Lisa’s research is focused on the characterization of Hot Jupiter’s atmospheres. Hot Jupiters are great candidates for photometric observations as the orbital period of these gas giants are short giving us many opportunities to observe transits and secondary eclipses. These giant exoplanets are also an excellent sample to test atmospheric theories in extreme environments. Her interest lies in Hot Jupiters whose emission spectra are poorly fit by known spectral models. An example of such exoplanets is CoRoT-2b whose dayside emission spectrum exhibits by far the strongest broadband spectral feature of all short−period planets, and is poorly fit by both radiative transfer and spectral retrieval models. Furthermore, the abnormally deep eclipse depth at 4.5 microns could not fit any atmospheric models, even in the absence of CO absorption. With our full observations of CoRoT-2b, it will be possible to confirm or reject previous unexpected results. Additionally, this will allow us to calculation the Bond albedo of this presumably tidally locked, quantify day-night heat transport, further constrain its atmospheric opacity via transit spectroscopy, and discriminate between astrophysical and atmospheric scenarios for its inscrutable eclipse spectra.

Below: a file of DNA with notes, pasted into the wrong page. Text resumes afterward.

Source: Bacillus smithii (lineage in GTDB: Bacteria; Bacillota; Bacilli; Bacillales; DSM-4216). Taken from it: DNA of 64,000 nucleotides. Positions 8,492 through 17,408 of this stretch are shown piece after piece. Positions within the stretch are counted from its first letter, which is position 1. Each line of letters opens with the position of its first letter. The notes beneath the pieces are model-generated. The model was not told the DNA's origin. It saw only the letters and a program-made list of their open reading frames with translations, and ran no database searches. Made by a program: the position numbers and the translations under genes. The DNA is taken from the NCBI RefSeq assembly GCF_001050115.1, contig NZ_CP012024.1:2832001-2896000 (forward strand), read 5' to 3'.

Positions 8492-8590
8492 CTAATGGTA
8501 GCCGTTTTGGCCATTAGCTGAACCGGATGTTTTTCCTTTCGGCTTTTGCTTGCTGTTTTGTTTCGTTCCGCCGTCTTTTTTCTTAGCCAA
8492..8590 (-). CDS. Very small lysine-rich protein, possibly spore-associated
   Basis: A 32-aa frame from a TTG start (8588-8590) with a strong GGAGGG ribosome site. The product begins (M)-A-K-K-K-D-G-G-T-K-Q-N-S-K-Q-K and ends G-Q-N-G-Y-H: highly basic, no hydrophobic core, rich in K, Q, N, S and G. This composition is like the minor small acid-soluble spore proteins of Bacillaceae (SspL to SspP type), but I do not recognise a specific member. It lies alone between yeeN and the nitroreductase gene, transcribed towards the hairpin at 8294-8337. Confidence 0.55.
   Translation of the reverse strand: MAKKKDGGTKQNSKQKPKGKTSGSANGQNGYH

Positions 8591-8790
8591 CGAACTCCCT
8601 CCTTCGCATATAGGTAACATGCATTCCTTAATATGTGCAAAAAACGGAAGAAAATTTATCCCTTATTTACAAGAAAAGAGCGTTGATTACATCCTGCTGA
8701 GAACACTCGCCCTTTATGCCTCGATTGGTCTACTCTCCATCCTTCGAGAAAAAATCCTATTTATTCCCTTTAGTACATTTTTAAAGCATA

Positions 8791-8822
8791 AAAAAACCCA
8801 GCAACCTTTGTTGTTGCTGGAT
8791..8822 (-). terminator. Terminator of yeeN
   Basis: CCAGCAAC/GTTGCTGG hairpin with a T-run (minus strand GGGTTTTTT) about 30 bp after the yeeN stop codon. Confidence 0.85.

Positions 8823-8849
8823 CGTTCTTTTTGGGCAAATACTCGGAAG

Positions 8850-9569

In parallel to her research, Lisa is also an active member of the McGill Physics Outreach group. From organizing public talks, visiting primary and secondary schools, and planning hackathons, the group attempts to engage the public of all ages and various backgrounds with physical sciences and astronomy.
Office : RPHYS 433